Wednesday, October 26, 2005
The Joys of Serial Splitting
With increasing amounts of academic brain power and graduate student slave-labour turning their efforts towards finding systematic explanations for momentum in the cross-section of returns, decreasing amounts have been focused upon the venerable and puzzling anomaly that still flourishes, particularly in Japan: stock splits. While recent research has purportedly debunked some parts of the anomaly (e.g. "stealth" signalling of future propsects, longer-term post-split outperformance), a surreal interlude remains between the announcement date and the date when the new line of shares are delivered whence it still appears abnormal returns exist. Surely this must be of some benefit to someone if not to stockholders even if it is fleeting & temporary. But as Bob Dylan eloquently asked: "...why and what the reason for?"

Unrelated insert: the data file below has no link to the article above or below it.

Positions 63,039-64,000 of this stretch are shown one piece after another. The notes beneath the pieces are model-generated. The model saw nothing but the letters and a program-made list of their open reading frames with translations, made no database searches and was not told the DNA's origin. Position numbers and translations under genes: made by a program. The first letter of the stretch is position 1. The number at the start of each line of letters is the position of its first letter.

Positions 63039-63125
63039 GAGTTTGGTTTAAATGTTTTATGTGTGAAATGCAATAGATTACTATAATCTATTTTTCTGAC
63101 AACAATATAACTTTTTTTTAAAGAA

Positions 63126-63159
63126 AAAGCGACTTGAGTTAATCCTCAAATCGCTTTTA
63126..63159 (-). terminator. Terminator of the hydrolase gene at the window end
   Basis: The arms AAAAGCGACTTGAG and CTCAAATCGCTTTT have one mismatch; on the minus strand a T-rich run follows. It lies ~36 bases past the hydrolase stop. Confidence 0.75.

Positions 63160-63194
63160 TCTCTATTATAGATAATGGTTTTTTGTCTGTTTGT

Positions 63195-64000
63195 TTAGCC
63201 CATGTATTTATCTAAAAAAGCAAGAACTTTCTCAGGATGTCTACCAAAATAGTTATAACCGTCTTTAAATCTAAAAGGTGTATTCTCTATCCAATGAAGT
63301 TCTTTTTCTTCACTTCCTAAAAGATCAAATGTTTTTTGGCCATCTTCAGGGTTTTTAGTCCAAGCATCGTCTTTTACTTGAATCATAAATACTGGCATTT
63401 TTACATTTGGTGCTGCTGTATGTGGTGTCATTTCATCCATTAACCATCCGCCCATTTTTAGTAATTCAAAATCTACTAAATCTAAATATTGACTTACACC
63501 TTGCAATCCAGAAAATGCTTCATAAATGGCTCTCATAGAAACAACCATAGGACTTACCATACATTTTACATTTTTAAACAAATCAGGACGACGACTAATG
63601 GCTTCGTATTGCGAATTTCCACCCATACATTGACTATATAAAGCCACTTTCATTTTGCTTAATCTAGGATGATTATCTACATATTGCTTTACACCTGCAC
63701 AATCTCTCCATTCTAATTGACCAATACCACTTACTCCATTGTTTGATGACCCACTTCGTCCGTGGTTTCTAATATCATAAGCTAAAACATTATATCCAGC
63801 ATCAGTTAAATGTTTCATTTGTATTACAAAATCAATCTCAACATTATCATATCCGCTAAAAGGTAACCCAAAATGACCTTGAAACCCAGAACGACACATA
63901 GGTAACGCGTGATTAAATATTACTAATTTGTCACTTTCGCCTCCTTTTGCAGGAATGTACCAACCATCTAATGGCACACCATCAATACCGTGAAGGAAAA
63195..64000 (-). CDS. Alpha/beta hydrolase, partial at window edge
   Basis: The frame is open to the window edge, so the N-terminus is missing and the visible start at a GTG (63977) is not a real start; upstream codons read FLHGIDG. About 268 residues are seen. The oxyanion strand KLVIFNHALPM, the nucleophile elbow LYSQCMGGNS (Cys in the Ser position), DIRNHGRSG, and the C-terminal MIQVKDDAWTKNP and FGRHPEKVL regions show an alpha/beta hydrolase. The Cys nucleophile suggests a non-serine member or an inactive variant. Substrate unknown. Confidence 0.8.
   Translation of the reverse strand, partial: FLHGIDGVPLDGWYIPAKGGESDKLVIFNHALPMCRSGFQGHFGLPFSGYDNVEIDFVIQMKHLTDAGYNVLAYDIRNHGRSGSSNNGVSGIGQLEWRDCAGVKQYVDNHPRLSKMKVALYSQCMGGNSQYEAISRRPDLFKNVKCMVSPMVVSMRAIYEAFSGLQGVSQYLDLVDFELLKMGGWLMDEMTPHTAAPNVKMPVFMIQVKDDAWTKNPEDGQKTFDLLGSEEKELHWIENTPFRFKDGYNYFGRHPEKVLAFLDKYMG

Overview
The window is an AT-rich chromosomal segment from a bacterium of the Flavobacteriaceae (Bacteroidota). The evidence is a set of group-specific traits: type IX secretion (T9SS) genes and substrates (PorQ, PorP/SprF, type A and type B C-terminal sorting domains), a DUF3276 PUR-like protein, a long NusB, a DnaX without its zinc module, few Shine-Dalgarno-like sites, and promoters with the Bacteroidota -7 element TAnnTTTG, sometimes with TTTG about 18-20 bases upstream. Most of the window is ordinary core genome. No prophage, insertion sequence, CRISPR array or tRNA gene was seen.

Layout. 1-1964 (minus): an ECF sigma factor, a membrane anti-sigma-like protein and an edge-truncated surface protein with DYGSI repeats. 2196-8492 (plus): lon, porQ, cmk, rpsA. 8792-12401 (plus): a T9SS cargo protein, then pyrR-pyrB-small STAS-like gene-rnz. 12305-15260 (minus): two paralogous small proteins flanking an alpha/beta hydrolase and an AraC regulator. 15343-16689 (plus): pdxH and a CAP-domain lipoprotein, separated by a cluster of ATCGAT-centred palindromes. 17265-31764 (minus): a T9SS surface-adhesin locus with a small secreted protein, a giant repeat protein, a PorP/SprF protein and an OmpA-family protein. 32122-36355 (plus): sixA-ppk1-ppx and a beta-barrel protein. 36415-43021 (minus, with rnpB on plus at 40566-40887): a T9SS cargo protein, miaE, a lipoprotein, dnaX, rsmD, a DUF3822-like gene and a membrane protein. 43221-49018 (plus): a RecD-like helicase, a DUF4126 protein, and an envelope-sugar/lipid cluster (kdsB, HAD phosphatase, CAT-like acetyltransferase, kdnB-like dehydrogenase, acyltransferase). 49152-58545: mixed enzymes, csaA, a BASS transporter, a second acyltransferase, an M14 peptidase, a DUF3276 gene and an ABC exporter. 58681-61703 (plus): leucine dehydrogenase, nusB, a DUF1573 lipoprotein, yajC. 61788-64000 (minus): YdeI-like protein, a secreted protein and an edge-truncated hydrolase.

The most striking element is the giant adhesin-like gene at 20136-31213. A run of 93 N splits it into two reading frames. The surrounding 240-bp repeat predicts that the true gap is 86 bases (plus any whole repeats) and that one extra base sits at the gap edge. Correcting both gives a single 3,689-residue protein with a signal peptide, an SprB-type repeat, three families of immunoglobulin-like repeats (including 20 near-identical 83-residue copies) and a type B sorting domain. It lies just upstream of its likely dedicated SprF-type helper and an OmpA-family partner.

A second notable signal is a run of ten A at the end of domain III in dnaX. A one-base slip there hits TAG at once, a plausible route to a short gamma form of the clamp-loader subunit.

Stock splits have a cherished history in Japan, the vestiges which, despite the recent (last 10 years) subdued appetite of the public for equities as an asset class, is imprinted upon the memories - and thus the reactions - of the now-electronic herd. In the heady days of the "great bull", they were often referred to as "Bonus Issues". Other companies awarded their shareholders "Stock Dividends". Still others lavished their owners with "Gratis Shares" - the nomenclature all implying that management was gloriously magnanimous, and that shareholders were somehow miraculously better off (if nmot wealthier) than they were before the ex-date. This assumption, of course, should not be dignified with a rebuttal other than to suggest that in many cases, one would be forgiven for suspecting that management had other, less-than-salubrious motives in mind. For the alternative explanation, that they were/are simply as ignorant as their shareholders, is I daresay, a grim and petrifying thought given that the recent inflows into Japan over the past decade have left "us" (i.e. Gaijin collectively) as significant "partners", having seen value where "they" (Japanese investors collectively) have not. This may not be symptomatic of their [undeserved?] low opinion of themselves and their companies, as much as it might reflect that over the "lost decade" they've busily kept investing in plants & equipment that make things and exporting them, while we've been busily doing what we do best which is making money. Unfortunately we've not been "making" it in "old-fashioned way" preferred by SmithBarney spokes-thespian John Gielgud, but just simply "producing" it, or more specifically, printing it, in optimized methodical assembly-line fashion descended from Ford, Taylor and the Model-T'.